How does Tesco's Philip Clarke engender so much respect, not to mention a huge pay packet? Colin Beveridge is dying to find out his secret.
Hats off to Tesco’s Philip Clarke, probably the highest-paid IT director in the UK for the third year running with a salary in excess of £1.6m. Well done, mate. I’m sure that you are worth every penny.
But my hearty plaudits are not showered on Philip merely for achieving the business benefits that undoubtedly justify such a staggering remuneration package, because that responsibility goes with the territory of running IT and, while I appreciate that Tesco might well be pleased at saving more than £200m through the application of new technology, the saving only represents just over 0.6% of Tesco’s normal operating expenses.
I’ll bet that there are hundreds of other IT directors and managers who have achieved proportionately similar levels of savings for their businesses, albeit on much more modest investment.
Of course, we can’t all have billion-dollar budgets and I know from personal experience that it is always far easier to manage the big numbers, whereas the real challenge lies in successfully juggling severely constrained resources in a hostile, or semi-hostile, environment.
Which is why I do have genuine regard for Philip Clarke’s work at Tesco, notwithstanding his relatively privileged position in terms of IT spend. He has obviously secured the respect of “The Business” and that is priceless.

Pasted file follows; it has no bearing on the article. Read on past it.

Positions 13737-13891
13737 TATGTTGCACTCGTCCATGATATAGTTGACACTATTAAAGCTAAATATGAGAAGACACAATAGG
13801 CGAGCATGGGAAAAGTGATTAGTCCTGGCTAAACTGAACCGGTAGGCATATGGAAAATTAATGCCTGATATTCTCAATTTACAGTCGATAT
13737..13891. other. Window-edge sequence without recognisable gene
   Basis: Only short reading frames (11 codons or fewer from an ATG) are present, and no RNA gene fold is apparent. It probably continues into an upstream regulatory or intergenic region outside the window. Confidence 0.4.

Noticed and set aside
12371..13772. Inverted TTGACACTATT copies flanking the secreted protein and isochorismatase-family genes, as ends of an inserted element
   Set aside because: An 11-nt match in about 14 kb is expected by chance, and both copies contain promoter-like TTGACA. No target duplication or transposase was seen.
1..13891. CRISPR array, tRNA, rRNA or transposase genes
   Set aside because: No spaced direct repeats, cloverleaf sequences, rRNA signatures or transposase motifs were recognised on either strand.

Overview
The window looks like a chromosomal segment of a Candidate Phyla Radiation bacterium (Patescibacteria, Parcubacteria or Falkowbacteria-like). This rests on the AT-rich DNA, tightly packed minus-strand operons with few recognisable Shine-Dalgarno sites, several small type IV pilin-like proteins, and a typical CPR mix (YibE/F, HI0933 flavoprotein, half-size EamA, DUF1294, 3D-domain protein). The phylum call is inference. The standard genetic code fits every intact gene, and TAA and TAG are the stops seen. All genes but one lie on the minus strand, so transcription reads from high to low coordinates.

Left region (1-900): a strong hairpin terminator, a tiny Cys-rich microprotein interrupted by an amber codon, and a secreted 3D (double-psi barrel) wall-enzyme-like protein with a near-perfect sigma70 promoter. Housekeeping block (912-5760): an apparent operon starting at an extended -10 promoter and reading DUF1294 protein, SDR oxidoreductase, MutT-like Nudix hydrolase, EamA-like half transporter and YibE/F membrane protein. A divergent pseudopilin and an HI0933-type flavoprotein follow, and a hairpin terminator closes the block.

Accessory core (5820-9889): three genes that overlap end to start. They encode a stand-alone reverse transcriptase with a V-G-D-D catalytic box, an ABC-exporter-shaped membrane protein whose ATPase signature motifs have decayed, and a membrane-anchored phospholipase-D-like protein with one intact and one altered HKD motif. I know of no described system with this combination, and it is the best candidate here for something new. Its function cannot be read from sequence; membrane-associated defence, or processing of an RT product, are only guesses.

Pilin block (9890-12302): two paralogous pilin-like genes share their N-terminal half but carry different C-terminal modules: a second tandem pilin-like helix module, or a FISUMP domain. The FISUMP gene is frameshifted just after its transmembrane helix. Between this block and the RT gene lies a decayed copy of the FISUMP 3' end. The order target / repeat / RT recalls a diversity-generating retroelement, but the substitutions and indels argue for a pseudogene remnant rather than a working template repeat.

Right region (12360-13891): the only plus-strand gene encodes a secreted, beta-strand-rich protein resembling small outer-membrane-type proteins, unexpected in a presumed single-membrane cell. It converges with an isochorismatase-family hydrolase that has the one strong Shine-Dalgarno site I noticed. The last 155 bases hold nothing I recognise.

Indeed he has obviously become an integral part of “The Business,” rather than merely a necessary evil/expensive overhead/distracting sideshow, which is how too many organisations still view their IT functions.
Maybe we should get Philip to share with us his secret for winning the confidence of his colleagues on the Tesco board of directors. Or perhaps, more importantly, we should invite those same colleagues to give us an insight into why they are so obviously comfortable with a fully empowered IT director and IT function.
I would love to know whether this was a hard-won peace settlement, the final outcome of a long, drawn-out, boardroom battle of wills between traditional forces, or if the IT director was pushing against an already open door and didn’t have to dissipate the precious time and undue nervous energy that the rest of us must expend in our constant quest for respect from The Business.
I am sure that once we look beyond the headline salary figures and cost-savings there are some very important lessons to be learned for all of us from Tesco’s positive experiences and we need to flush out best practice, wherever it lies.
And I suppose that quite a few of us might also like a few tips from Philip Clarke about how to get our own salary levels over that irritatingly artificial million-pound hurdle. We know we’re worth it…
Colin Beveridge is an independent consultant and leading commentator on technology management issues. He can be contacted at email@example.com